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Musings on IT/Cert Salary Surveys

Over the past month, the folks over at Certification Magazine (who also own and run the excellent GoCertify.com site) have been mining their recently published end-of-year (2014) salary survey. As I chew over the numbers they report and the implicit career guidance they can dangle in front of current and aspiring IT professionals, I'm reminded of that old aphorism, often erroneously attributed to American humorist Samuel Clemens/Mark Twain: "There are three kinds of lies: lies, damn lies, and statistics." Read on for further musings on what CertMag found and what it can, but doesn't have to mean, when it comes to crafting career plans.

The motto from the CertMag Survey results also describes stock and other markets.

As I look over the "Rising Tide" document, I can't help but notice lots of interesting things. First and foremost, the really popular names/brands in certification -- most notably Cisco, Microsoft and CompTIA, among others -- are mostly absent from this data set. Second, it's not clear from the data how an average salary correlates to the overall set of numbers for each certification credential. At a minimum, I'd like to know the mode salary for each cert (the most commonly occurring value), and the upper and lower bound for each  range of numbers (that's because one or a few really big salaries can skew the average upward, while a few really small ones can skew things the other way). For more information, please see also CertMag's "Salary Survey 75" which lists the "most statistically relevant certs in the survey -- those held by the largest number of survey respondents," which provides an interesting snapshot of the population being sampled. Here again, it shows average salaries, but without the kind of statistical context (mode, median, upper and lower bounds, and distribution of values over that range) that's necessary to truly understand what these numbers have to say.

Ponder this: for many of the certs listed in either afore-cited document, I think the numbers may be a little on the low side and/or may not be representative of going market rates for new hires with the certs in question. Some of the other numbers appear too high, in and of themselves, which perhaps explains why the Top 75 reports average Network+ salary at just over $90K, just behind the CCNP at about $310 per year more. Ditto for the Security+ at almost $94K. I'll bet you dimes for dollars that the individuals surveyed hold multiple certifications and that the correlation with their pay probably depends more on their industry tenure, current position, and total cert portfolio, than it does on which CompTIA certifications they hold (possibly acquired a decade ago or longer, and probably not the most senior or valuable of the certs they have in their portfolios).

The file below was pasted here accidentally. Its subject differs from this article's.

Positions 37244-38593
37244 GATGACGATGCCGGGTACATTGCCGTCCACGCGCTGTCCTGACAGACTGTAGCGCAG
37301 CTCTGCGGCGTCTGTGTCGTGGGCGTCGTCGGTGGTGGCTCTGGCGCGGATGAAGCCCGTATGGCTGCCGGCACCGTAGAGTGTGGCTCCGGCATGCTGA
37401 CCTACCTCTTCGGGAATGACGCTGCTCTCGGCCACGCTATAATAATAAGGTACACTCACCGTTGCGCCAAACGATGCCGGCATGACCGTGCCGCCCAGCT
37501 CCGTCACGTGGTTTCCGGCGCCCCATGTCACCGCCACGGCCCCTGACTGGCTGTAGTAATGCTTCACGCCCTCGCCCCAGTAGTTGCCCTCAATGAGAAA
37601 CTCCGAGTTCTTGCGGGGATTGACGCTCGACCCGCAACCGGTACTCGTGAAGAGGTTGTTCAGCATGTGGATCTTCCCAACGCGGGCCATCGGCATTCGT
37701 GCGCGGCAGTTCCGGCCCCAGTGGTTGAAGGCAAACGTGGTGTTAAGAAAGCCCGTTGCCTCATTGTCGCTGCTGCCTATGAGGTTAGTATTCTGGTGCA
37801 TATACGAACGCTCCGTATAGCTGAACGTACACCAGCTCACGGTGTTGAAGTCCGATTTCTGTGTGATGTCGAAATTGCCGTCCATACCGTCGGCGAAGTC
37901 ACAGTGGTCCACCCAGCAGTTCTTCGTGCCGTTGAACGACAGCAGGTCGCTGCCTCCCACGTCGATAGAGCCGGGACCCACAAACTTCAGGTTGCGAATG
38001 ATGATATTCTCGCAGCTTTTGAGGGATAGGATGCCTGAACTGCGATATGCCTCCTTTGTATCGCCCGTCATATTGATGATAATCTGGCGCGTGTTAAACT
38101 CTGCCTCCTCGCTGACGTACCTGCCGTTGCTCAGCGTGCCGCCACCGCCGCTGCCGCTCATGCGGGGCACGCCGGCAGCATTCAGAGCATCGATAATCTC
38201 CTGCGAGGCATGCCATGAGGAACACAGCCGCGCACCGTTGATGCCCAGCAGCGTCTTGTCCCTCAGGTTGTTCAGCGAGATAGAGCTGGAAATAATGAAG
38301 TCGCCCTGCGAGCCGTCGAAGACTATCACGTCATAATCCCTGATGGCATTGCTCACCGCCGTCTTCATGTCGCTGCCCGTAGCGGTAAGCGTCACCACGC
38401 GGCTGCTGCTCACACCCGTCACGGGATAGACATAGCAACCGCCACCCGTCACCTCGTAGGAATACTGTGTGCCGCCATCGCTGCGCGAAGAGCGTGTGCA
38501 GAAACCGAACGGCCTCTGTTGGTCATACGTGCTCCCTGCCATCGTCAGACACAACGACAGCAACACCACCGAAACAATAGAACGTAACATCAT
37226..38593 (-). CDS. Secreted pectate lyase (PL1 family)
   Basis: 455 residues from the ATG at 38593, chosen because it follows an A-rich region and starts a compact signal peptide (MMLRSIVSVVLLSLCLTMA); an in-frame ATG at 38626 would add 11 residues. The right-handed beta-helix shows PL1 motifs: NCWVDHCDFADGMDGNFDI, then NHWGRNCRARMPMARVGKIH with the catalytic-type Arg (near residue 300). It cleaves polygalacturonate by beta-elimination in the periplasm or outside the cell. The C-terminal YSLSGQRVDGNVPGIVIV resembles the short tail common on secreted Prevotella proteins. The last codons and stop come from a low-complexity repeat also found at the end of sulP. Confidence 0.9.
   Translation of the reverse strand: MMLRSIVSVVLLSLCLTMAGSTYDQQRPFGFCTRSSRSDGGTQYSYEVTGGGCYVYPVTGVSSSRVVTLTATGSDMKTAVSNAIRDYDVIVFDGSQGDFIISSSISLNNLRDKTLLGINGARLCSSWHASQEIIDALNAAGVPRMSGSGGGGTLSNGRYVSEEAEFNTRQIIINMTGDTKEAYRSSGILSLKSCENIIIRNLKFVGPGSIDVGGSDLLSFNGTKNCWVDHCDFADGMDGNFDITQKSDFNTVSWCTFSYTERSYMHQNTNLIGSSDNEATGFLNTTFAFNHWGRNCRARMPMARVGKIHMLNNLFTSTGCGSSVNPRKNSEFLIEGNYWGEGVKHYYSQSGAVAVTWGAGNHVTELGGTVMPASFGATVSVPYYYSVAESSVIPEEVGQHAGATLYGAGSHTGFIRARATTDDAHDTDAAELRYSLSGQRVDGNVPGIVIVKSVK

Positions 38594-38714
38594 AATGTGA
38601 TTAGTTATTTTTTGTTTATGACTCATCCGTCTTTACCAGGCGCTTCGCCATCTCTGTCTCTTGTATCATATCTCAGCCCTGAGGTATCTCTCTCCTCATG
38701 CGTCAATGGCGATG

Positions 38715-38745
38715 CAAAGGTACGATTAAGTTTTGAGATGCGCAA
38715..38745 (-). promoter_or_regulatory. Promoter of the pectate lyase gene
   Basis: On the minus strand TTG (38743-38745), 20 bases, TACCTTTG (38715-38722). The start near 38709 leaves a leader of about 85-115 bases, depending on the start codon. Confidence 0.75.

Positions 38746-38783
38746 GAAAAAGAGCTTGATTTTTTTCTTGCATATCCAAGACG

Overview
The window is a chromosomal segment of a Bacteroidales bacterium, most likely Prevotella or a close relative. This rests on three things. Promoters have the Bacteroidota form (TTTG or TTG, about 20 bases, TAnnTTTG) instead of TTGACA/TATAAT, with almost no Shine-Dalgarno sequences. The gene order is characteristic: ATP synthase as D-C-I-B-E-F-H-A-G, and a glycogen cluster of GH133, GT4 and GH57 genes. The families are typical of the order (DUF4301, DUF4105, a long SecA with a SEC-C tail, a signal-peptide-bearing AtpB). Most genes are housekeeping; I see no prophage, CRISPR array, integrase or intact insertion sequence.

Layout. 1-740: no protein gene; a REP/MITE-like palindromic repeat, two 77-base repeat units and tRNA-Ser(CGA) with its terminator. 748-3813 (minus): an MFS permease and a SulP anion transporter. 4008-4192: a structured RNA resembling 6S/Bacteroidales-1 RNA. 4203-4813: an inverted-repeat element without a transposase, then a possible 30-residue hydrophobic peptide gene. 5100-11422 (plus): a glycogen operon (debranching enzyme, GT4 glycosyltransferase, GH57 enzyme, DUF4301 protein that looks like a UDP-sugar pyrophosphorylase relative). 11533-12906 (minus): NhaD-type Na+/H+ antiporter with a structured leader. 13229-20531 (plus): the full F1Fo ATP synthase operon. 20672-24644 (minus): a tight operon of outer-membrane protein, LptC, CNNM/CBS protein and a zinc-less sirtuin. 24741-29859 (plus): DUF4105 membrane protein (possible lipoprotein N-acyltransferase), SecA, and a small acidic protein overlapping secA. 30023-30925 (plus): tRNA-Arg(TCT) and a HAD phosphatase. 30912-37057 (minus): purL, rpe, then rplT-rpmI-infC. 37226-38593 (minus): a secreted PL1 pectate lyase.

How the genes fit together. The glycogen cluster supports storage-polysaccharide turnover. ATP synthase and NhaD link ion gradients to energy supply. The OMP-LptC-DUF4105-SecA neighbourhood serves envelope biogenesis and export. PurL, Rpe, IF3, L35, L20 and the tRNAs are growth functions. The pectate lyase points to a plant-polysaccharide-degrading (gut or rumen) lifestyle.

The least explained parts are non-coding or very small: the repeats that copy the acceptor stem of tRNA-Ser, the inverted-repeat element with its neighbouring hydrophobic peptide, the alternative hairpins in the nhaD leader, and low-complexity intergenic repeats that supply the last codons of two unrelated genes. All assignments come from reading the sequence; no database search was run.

To me, the best place to go looking for salary information is on the open market, where one can mine data from job postings or classified ads that include pay data. That's why we use Indeed.com and SimplyHired.com, among other job sites, to mine data for mention of specific rates of pay, for our own "Ranking Certifications (2014 Edition)" article (part of IT Certification Success, our online ebook right here at PITC). Our numbers vary considerably from what CertMag reports, very likely because their survey collects data about which certifications respondents hold, and our search looks for job listings that mention specific credentials by name. I have to believe that the reason why the Network+ and Security+ numbers from the latest CertMag survey are so much higher than ours is because their numbers reflect the average salary for all people who hold those certs (many of whom have long since moved on to bigger and better job roles and responsibilities) while ours reflect salaries offered for jobs that specifically mention the Network+ and/or Security+ in their descriptions and requirements.

When you start planning your career trajectory, expected rates of pay will probably end up playing at least a partial role in the certs in which you choose to invest your time, money and energy. Just make sure you understand where the numbers come from, and how they were compiled, before you bet too much on specific choices. I'm pretty sure that recent college grads with AA, AS, BA, or BS degrees with Network+ and/or Security+ certifications are NOT going to find positions that pay $90K or higher per annum, or even anything close to that. But that doesn't mean they -- and we -- shouldn't all keep trying to do better, and to find the path of personal and professional experience, education and certification that produces the kinds of professional outcomes (including pay) that best suits our interests, skills, and knowledge.